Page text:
Warning: this post isn’t about green meetings, but it is a personal story about making sustainable choices.
During the holidays, my 82 year old father passed away. He left us with a lot of stories, fond memories and a big house. This five bedroom, three story house was filled (and I mean filled) with all sorts of items he gathered over the 45 years he raised his family there. None of the items were “collectable” and all had to be removed to sell the house.
It took weeks and weeks to sort through all of the drawers full of papers finding everything from my grandmother’s elementary school graduation certificate from 1907 to cancelled checks all the way back to 1966 to engineering maps from the Southern Pacific Railroad. As we sorted through the paperwork, some would be saved, some donated, some needed to be shredded, and all kept from the landfill. We filled up his recycling bin every week and ours too.
We sold a few pieces of the furniture and looked for places to donate the rest. It wasn’t possible to find one organization to take the all the household contents. Many calls and referrals later, we boxed up different parts of the house and donated them to a variety of programs which serve our community. Items went to the Community Warehouse, to ARC and to the Veteran’s Administration. Each of these donations took time and energy of family members who found it very difficult at times to deal with Dad’s things and the memories they evoked.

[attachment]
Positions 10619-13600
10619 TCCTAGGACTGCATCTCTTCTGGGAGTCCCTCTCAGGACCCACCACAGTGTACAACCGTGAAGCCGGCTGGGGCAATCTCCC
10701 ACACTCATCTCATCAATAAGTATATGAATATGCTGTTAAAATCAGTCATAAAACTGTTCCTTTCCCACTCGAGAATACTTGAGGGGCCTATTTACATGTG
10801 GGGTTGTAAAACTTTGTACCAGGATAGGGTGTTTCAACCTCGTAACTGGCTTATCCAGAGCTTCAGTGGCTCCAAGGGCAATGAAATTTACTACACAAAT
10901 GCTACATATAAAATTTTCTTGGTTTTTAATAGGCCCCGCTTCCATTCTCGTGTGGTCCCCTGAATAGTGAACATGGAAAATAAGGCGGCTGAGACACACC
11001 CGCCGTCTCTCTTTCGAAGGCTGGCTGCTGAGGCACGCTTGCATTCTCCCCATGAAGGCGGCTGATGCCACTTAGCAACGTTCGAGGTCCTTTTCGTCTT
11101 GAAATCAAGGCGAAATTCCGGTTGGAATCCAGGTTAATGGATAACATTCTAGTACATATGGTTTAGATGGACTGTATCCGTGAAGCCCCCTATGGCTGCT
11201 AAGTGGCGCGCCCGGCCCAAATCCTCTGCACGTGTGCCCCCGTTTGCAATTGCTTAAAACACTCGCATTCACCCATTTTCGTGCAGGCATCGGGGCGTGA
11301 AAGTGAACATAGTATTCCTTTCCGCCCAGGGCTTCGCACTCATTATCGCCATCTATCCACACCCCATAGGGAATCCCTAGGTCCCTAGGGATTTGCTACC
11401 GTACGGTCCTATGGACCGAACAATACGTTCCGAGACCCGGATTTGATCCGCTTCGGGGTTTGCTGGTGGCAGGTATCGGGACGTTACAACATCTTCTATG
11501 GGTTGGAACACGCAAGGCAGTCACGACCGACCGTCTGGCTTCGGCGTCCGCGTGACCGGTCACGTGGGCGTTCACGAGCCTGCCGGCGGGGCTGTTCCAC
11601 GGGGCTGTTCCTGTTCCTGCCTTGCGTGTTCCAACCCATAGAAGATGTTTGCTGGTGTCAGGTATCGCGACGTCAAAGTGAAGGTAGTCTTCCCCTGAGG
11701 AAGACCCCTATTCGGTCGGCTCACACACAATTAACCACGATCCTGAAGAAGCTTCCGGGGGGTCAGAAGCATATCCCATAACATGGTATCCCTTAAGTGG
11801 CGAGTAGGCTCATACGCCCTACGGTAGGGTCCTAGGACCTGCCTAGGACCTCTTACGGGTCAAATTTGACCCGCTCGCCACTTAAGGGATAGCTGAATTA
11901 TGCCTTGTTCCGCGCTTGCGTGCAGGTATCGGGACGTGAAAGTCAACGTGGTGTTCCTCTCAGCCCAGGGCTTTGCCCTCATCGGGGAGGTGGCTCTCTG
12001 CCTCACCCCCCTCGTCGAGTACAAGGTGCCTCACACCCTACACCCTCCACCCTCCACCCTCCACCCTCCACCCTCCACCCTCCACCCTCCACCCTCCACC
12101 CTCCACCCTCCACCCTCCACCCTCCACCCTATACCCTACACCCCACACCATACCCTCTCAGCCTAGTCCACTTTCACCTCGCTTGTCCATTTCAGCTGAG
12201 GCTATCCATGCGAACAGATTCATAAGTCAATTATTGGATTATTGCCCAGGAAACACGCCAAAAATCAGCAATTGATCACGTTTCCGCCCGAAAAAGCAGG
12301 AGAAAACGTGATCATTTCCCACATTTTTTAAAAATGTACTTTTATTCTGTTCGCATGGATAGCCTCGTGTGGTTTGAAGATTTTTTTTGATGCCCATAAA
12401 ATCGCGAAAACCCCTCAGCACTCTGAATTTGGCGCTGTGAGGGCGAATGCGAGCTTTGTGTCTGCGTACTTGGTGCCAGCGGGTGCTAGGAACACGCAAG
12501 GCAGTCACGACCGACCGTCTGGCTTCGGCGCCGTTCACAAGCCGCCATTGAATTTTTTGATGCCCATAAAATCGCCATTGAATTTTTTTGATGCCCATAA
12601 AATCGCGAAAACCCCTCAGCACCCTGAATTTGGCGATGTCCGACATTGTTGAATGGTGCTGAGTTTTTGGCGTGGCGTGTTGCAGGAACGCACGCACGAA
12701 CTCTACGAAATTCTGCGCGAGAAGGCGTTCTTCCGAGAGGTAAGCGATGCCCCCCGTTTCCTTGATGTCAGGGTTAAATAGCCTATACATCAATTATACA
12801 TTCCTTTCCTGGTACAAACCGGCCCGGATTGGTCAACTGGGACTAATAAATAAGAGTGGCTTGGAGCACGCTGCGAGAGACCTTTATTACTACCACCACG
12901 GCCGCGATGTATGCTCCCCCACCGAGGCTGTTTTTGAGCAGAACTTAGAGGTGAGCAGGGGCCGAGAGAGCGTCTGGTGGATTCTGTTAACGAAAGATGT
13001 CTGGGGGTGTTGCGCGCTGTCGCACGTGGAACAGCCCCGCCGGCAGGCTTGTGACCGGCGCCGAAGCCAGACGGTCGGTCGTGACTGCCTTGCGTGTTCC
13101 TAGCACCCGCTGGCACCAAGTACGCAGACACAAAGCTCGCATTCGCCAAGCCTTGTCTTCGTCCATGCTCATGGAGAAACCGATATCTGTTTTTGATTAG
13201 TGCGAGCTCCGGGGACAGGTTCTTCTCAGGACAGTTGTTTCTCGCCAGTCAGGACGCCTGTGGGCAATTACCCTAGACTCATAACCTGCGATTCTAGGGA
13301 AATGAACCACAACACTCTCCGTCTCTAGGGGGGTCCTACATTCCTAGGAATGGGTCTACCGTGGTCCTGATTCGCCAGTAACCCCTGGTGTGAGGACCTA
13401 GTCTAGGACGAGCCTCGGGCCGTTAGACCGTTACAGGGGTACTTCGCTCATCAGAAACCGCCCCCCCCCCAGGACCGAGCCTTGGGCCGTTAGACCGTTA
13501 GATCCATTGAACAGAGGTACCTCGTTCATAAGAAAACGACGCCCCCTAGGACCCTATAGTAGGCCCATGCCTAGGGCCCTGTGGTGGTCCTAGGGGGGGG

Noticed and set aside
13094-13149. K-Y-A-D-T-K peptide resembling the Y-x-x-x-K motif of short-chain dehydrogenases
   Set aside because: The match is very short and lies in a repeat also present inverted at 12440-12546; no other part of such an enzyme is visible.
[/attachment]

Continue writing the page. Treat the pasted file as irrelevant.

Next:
Just like when you move, it is always the last few things that seem the hardest to get rid of: old brooms, an open box of birdseed, a plastic garbage can, to name just a few. Finally, the house was empty after six weeks of sheer tenacity and hard work.
Would it have been easier to order a huge dumpster to arrive at the house and just start throwing? Absolutely!
Would we have saved time and energy? Absolutely!
Would it have been out of sight and out of mind faster? Sure.
Were there times when I personally wanted to go against my recycle/reuse mantra, get a dumpster and toss everything? You bet!
We didn’t though, knowing fellow citizens would make good use of his household items. For instance, the Community Warehouse makes donated items available to foster children, who at the age of 18 are no longer in the system and usually start their adult lives with virtually nothing. The VA program was also dear to him as a proud Korean War Vet.
The saying, “They didn’t say it was going to be easy, they said it was going to be worthwhile,” kept running through my mind. Honestly, it wasn’t just my sustainability principals which kept me from adding to the landfill, but a small legacy for the man who taught us to love and care for nature and each other.